¶ 15 Criminal mischief can be committed in multiple ways, not all of which are included in first degree arson. For instance, if a defendant knowingly damages another person's car, the defendant commits criminal mischief but the conduct does not support the first degree arson offense. When a defendant knowingly burns another person's building or occupied structure without that person's consent, however, the defendant commits both criminal mischief and first degree arson. ¶ 16 In the latter scenario, criminal mischief is included in first degree arson. On this point, Rock is particularly illuminating. There, the supreme court held that, when the charges are based on the same conduct, second degree trespass is a lesser included offense of second degree burglary. See Rock, ¶¶ 17-20. The court explained that a person can commit trespass in multiple ways — only one of which involves unlawfully entering another's building or occupied structure, a requirement of burglary. Still, the court held that trespass was included in burglary in that case because both offenses were based upon the defendant's unlawfully entering another's building or occupied structure. Id. at ¶¶ 4, 20. Under parallel analysis, criminal mischief involving damage to another's building or occupied structure is included in first degree arson involving burning the same building or occupied structure. ¶ 17 The People think not, however. In response to our order for supplemental briefs addressing Rock and Page, the People point out that the criminal mischief statute requires all the acts to occur "in the course of a single criminal episode." § 18-4-501(1), C.R.S. 2017. Because the first degree arson statute does not express this "single criminal episode" element, the People maintain that criminal mischief requires an element that first degree arson does not. Under this theory, then, mischief would not be included in first degree arson. See Page, ¶ 13; Reyna-Abarca, ¶ 60. The People's position reflects our previous analysis of the issue. See Welborne, ¶ 59. The supreme court vacated our decision, however, and ordered us to reconsider it in light of Rock and Page. Looking to those cases, we see that Page lights the path to a different conclusion. ¶ 18 In Page, ¶¶ 15-19, the court held that establishing sexual assault by means of penetration necessarily establishes unlawful sexual contact. The court first noted that the sexual assault statute does not explicitly require that the defendant knew the victim did not consent, unlike the unlawful sexual contact statute. Id. at ¶ 17. Yet, the court decided that, because the sexual assault offense requires proof that the defendant caused the victim's submission, the sexual assault offense "[b]y its very nature" requires the defendant's knowledge that the victim did not consent. Id. (emphasis added). "Therefore, although the unlawful sexual contact statute expressly requires a showing of nonconsent whereas the sexual assault statute does not, the two offenses are legally indistinguishable regarding consent." Id. ¶ 19 Additionally, the Page court found insignificant that "[t]he unlawful sexual contact statute expressly requires that the defendant act with a sexual purpose while the sexual assault by means of penetration statute does not." Id. at ¶ 18. The court decided that "[l]ogically, sexual penetration as defined by statute cannot be committed without a sexual purpose." Id. Because the acts constituting penetration pursuant to the statute "inherently have a sexual purpose," the court resolved that "it would be redundant for the General Assembly to expressly require such a purpose." Id. (emphasis added). ¶ 20 Applying this approach, we conclude that first degree arson, by its very nature, occurs in a single criminal episode — an element of criminal mischief. "Single criminal episode" means essentially the same thing as "same criminal episode." People v. Thoro Prods. Co., 45 P.3d 737, 745 (Colo. App. 2001), aff'd, 70 P.3d 1188 (Colo. 2003). Such an episode includes "acts that are committed simultaneously or close in sequence, occur in the same place or closely related places, and form part of a schematic whole." Id. "Acts arising from the same criminal episode include offenses arising from the same conduct of the defendant or offenses connected in such a manner that prosecution of the offenses involves substantially interrelated proof." Id. ¶ 21 The People have not identified any set of facts, nor can we conceive of any, in which a single first degree arson would not take place in a single criminal episode. So, the single criminal episode requirement is inherent in the elements of the first degree arson statute. Regarding the single criminal episode requirement, first degree arson and criminal mischief are legally indistinguishable. As a result, establishing the elements of first degree arson necessarily establishes the elements of criminal mischief. ¶ 22 Given all this, where, as here, criminal mischief is founded on the same conduct showing first degree arson, criminal mischief is included in first degree arson. The failure to merge Welborne's criminal mischief conviction into his first degree arson conviction was error. See Page, ¶¶ 9, 19. We now consider whether it was plain error. See People v. Rediger, 2018 CO 32, ¶ 48 (identifying elements of plain error). ¶ 23 In Reyna-Abarca, ¶¶ 81-82, the supreme court opined that, when a defendant's double jeopardy rights are violated for failure to merge a lesser included offense into a greater offense, the error typically constitutes plain error requiring a remedy. Because the People there "presented no compelling arguments as to why any double jeopardy errors that may have been committed . . . did not rise to the level of plain error," the court concluded that the conviction for the included offense could not stand. Id. at ¶¶ 82-83. ¶ 24 In contrast, in Scott v. People, 2017 CO 16, ¶¶ 14-18 — announced the same day as Reyna-Abarca — the supreme court concluded that the failure to merge the putative lesser included offense into the greater offense was not plain error. Unlike in Reyna-Abarca, the court in Scott discerned a compelling reason why the double jeopardy claim did not show plain error: a division of this court had previously rejected the defendant's precise claim in a decision announced before his trial. See Scott, ¶ 18. The Scott court explained, "[W]e cannot say that it was obvious error for the trial court to have acted consistently with that [earlier court of appeals] case." Id.; see also Wambolt, ¶¶ 55-56, 70-71 (holding that the failure to merge the lesser included offense into the greater offense was not obvious error, and thus not plain error, because at the time of trial there were conflicting appellate decisions on the issue). ¶ 25 This case resembles Reyna-Abarca because the People have not presented compelling reasons why the double jeopardy violation here was not plain error. No appellate decision announced at the time of Welborne's trial had rejected the double jeopardy claim he raises on appeal. Following Reyna-Abarca, therefore, we conclude that the failure to merge the convictions was plain error.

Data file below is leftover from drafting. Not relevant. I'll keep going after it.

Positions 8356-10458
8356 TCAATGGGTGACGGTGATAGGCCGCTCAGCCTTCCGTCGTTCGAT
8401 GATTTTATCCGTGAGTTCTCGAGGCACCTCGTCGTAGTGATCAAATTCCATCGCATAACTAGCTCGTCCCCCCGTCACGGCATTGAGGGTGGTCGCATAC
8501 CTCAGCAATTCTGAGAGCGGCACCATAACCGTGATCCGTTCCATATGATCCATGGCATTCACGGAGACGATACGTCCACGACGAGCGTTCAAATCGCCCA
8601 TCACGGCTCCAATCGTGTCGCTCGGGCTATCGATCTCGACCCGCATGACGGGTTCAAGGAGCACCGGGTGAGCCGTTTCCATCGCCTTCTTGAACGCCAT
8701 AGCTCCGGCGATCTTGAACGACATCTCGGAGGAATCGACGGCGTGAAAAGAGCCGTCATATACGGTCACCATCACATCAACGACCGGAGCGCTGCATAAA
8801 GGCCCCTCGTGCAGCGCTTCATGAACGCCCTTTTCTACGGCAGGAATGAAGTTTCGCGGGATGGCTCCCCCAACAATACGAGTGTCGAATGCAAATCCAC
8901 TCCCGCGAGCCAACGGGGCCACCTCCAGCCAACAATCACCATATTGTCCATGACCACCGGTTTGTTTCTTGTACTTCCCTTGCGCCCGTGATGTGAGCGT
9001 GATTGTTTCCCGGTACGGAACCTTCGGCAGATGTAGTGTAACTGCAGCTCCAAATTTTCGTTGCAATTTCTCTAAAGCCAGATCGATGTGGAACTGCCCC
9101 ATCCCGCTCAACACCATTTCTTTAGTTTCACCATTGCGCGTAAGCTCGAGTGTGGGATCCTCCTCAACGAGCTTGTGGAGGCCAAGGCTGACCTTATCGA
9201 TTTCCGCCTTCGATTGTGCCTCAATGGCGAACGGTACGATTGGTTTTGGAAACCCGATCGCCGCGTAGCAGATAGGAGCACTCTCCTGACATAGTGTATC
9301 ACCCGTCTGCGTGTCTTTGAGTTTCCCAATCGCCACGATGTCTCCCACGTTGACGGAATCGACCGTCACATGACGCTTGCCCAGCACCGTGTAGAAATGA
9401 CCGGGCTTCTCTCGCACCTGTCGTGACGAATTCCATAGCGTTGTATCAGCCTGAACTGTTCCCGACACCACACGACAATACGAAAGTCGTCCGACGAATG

We explained that "[b]ecause we must apply the strict elements test . . . , we are loath to look beyond the elements expressed in the first degree arson statute by theorizing that a 'single criminal episode' element is necessarily implicit in the first degree arson offense." Welborne, ¶ 59 n.5.
The purpose of expressing the single criminal episode requirement in the criminal mischief statute appears to be to define the period over which the amount of the damage caused may be aggregated; that amount sets the felony or misdemeanor level. § 18-4-501(4). There is no need to express this requirement in the first degree arson statute because the offense is always a class 3 felony. --------
¶ 26 Welborne's criminal mischief conviction and sentence are vacated. The judgment is affirmed in all other respects. We remand for the trial court to amend the mittimus accordingly. JUDGE HAWTHORNE and JUDGE DUNN concur.